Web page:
Dan Barry: Should South Carolina Jews be forced to maintain this chimney built by Germans serving the Nazis?

Mayra Bitsko: Save me! An alien took over my child's personality

Frank Clayton: Get happy: 20 scientifically proven happiness activities

Susan Scutti: It's Genetic! Obesity and the 'Carb Breakdown' Gene

Lecia Bushak: Why Hand Sanitizer May Actually Harm Your Health

Stacy Rapacon: Great Funds You Can Own for $500 or Less

Cameron Huddleston: 7 Ways to Save on Home Decor

The Kosher Gourmet by Steve Petusevsky Exploring ingredients as edible-stuffed containers (TWO RECIPES + TIPS & TECHINQUES)

Jewish World Review December 6, 2012/ 22 Kislev, 5773

A parent's potshot heard 'round the Web

By Marybeth Hicks





http://www.JewishWorldReview.com | Here's my theory about viral emails: There are only two reasons emails go viral on the Internet. They're either too good to be true or they're so true that they simply must be shared.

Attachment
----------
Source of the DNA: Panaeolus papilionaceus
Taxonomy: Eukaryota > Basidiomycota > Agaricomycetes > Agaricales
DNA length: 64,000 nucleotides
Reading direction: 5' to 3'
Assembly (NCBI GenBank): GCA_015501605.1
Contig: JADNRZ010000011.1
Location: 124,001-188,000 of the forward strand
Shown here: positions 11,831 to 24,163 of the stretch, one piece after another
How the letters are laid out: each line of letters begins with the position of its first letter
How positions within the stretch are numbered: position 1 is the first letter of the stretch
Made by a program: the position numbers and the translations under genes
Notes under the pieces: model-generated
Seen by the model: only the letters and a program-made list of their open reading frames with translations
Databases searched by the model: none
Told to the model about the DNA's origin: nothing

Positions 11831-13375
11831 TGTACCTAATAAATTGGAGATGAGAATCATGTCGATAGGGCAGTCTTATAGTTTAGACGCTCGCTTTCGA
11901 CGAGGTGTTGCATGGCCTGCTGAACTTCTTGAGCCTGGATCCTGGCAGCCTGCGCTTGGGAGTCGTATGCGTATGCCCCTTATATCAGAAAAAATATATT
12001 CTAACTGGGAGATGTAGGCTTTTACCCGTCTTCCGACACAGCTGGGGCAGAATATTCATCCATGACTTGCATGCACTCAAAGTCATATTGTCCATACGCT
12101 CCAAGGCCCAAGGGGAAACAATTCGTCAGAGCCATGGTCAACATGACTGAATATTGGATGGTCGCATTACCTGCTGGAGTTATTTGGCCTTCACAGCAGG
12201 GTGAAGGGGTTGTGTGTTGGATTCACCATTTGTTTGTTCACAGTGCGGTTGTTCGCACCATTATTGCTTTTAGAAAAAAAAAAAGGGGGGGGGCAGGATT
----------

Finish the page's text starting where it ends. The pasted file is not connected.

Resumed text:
Think about it.

The supposed promise of $200 from Bill Gates just for forwarding a "test" email message to 10 of your contacts?

Riches to be shared with a Nigerian prince who needs your help hiding his vast wealth in your bank account (so please reply with your routing and account numbers)?

The Asian lotto winnings you can collect, even though you've never been to Asia and didn't buy a ticket?

These are the messages that ought to go straight to the spam folder, yet they've been circulating around the World Wide Web for years.